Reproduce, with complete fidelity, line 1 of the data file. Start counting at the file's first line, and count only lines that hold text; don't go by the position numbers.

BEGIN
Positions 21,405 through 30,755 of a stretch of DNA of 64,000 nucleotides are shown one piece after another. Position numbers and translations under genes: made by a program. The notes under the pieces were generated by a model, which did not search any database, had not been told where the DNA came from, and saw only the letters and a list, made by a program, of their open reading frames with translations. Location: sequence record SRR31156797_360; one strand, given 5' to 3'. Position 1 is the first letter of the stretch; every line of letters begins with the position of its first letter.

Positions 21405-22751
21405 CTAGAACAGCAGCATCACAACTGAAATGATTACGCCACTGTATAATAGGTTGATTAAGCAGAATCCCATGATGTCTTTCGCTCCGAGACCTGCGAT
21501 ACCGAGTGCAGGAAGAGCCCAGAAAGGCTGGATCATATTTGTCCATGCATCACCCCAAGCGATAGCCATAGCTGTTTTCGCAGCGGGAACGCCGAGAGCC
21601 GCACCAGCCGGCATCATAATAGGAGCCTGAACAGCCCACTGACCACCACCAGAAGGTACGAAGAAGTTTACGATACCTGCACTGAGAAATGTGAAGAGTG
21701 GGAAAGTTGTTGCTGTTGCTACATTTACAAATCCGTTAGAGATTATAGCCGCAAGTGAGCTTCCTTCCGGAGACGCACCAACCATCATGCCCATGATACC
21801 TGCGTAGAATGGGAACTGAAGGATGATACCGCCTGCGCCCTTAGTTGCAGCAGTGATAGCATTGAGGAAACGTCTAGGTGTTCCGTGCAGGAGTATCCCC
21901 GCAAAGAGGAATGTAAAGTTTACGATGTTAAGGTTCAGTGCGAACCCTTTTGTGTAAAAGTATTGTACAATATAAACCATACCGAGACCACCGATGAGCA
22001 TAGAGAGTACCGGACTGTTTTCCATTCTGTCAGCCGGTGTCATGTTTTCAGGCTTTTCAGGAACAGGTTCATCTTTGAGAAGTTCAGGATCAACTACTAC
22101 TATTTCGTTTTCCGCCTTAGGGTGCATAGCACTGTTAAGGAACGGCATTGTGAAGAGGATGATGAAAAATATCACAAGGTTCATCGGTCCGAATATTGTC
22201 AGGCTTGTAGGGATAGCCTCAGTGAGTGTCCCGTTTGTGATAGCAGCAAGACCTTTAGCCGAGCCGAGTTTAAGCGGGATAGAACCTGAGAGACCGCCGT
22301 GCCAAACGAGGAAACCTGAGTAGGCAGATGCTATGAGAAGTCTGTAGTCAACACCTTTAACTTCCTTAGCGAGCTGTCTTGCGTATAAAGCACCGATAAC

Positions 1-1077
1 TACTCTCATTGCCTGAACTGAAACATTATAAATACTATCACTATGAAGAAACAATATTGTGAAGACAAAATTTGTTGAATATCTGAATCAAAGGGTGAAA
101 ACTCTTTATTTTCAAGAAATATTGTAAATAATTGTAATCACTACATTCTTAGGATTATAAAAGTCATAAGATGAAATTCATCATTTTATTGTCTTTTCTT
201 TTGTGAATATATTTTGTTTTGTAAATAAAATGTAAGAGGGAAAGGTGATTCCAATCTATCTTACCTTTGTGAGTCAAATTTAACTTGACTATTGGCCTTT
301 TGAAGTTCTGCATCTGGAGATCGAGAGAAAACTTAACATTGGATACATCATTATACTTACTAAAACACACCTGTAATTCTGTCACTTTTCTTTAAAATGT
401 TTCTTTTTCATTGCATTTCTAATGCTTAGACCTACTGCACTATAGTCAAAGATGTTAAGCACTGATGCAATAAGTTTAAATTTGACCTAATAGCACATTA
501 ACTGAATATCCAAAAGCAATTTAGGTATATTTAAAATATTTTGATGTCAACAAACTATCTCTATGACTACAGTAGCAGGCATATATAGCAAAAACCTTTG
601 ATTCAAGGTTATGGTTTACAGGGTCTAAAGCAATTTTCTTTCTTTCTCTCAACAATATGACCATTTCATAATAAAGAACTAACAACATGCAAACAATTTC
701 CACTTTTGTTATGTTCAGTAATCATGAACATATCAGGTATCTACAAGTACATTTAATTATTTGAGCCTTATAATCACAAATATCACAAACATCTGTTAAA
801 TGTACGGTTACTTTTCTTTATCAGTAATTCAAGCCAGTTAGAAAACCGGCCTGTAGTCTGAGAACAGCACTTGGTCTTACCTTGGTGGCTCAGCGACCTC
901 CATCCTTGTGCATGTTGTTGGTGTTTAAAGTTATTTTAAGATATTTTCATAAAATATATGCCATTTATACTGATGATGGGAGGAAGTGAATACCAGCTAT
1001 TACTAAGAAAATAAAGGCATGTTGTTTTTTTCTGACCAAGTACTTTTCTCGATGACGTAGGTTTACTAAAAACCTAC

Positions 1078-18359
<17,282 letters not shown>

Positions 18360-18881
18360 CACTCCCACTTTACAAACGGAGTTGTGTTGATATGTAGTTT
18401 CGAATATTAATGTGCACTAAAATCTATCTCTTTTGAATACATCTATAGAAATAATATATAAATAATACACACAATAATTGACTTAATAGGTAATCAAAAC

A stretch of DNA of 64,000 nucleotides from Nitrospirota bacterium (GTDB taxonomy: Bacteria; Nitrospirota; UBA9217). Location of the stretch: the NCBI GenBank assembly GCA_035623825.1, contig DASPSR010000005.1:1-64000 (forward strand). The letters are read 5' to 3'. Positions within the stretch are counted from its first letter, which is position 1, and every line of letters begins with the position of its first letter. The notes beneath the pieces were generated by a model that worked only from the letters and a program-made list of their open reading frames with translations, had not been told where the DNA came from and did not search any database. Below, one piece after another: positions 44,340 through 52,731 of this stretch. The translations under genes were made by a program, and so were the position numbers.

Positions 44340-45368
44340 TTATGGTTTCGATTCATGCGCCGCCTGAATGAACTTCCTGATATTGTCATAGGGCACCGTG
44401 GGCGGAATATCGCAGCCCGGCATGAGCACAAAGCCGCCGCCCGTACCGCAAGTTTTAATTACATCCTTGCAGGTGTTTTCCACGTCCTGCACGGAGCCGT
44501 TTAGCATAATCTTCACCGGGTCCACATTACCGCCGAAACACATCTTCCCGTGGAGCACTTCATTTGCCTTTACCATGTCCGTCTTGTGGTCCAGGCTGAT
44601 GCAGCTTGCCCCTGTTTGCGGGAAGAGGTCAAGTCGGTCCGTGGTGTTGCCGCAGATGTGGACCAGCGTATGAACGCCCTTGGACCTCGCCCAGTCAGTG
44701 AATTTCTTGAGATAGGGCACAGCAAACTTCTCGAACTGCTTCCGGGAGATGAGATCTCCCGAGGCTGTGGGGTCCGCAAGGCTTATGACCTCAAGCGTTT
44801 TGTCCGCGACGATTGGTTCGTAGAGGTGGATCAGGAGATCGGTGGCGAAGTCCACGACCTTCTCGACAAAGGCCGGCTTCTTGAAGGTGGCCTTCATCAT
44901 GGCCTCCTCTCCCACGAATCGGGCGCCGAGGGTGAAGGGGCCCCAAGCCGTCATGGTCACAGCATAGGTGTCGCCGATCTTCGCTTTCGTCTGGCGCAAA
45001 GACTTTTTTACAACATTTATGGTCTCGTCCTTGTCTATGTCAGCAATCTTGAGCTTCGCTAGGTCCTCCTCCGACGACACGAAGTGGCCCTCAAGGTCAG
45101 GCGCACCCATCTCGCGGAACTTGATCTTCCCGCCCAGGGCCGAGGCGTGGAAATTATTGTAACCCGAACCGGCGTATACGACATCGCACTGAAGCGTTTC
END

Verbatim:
Positions 21,405 through 30,755 of a stretch of DNA of 64,000 nucleotides are shown one piece after another. Position numbers and translations under genes: made by a program. The notes under the pieces were generated by a model, which did not search any database, had not been told where the DNA came from, and saw only the letters and a list, made by a program, of their open reading frames with translations. Location: sequence record SRR31156797_360; one strand, given 5' to 3'. Position 1 is the first letter of the stretch; every line of letters begins with the position of its first letter.